I said some of these things to my two daughters, now grown. Some of these things I wish I had said.
To be self-confident. That she can make her way through anything life dishes out. Never give up hope. When things are black, hold on. Light will come. (But then it will get dark, then light, then . . .) Just hold on and she will triumph. Eventually. No matter what. If it’s not as she wishes it to be, it’s not yet the end.
How to whistle REALLY LOUD with her fingers. This will amaze bystanders and come in handy when she needs to get someone’s attention, especially her future husband or children, should she one day have either.
How to think and act like a guy when needed. The feminine stuff will come naturally. The often goofy male mind is a mystery, even sometimes for a man. A good and faithful guide can take the terror out of this terra incognito.
That when she has a serious boyfriend who may become her husband, her dad expects the boy must worship the ground she walks on. Anything less is less than acceptable. Likewise, her to him. You are worth the world, daughter. Never sell yourself short.
How to laugh, especially at herself. It’s okay to be silly. Dads should demonstrate. Belching on command, for instance, will fill people with shock and awe. Well, maybe not awe. This is a skill she may wish to reserve for special friends who have an earthy sense of humor. Otherwise the awe inspired will be more like, “Awwww? What is wrong with her?!”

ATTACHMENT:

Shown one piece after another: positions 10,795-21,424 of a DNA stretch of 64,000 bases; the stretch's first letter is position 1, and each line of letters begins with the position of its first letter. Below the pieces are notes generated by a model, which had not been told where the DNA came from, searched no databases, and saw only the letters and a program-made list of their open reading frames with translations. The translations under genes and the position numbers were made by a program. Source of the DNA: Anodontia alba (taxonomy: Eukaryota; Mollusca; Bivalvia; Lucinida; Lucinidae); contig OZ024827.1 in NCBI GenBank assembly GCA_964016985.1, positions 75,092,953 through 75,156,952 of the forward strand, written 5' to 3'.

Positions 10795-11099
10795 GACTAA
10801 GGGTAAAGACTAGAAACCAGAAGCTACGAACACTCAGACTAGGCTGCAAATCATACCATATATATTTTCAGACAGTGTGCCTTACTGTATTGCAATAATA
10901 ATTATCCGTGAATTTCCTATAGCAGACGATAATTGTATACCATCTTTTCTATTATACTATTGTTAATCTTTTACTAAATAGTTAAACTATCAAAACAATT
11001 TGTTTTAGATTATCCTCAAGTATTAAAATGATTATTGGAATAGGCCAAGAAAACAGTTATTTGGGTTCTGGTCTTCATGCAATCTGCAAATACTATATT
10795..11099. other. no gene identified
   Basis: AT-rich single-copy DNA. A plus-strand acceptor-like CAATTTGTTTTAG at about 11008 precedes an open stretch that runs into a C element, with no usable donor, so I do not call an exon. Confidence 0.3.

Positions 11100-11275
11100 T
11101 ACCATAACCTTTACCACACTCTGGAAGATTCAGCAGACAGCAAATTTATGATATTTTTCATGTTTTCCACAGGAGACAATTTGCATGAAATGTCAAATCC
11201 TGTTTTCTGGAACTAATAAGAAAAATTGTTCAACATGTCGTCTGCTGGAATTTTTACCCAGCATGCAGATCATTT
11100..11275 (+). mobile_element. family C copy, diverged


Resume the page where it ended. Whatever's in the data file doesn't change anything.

To question authority. Respect it, but question it. If it doesn’t square with what she knows to be true, go with the Truth.
That she can do things for herself. A vice grip, screwdriver and hammer will fix anything, and duct tape is her friend.
That unconditional love is hers. No matter what she does to the car or anything else, she can always come home. She will always be loved by her dad, who is always in her corner.
That if someone criticizes her, she should listen to what they say and act on it, if she judges them correct. But she should never let anyone diminish her. Have a thick skin.
In the end, it all comes down to showing her that the way to have a successful life is to love God by loving her neighbor as herself. And that those are not empty words. They are actions. As far as I can tell, the point to life is to learn how to love. That’s the whole enchilada, the reason we’re here, to figure that out. The quicker you get that, the better off you are.
“Sweetie,” I’d say, "Love as deeply, intensely and broadly as you can. The deeper, the broader, the better. Help others do that, too, and life is good. Honest. That is how you become successful in life. That’s how you become hyper-alive, with a smile on the inside of your face.
“Do it, do it, do it.”
— John Monczunski is a freelance writer who for many years was an associate editor of this magazine. He is the father of Julia Monczunski ’02 and Laura Monczunski ’07.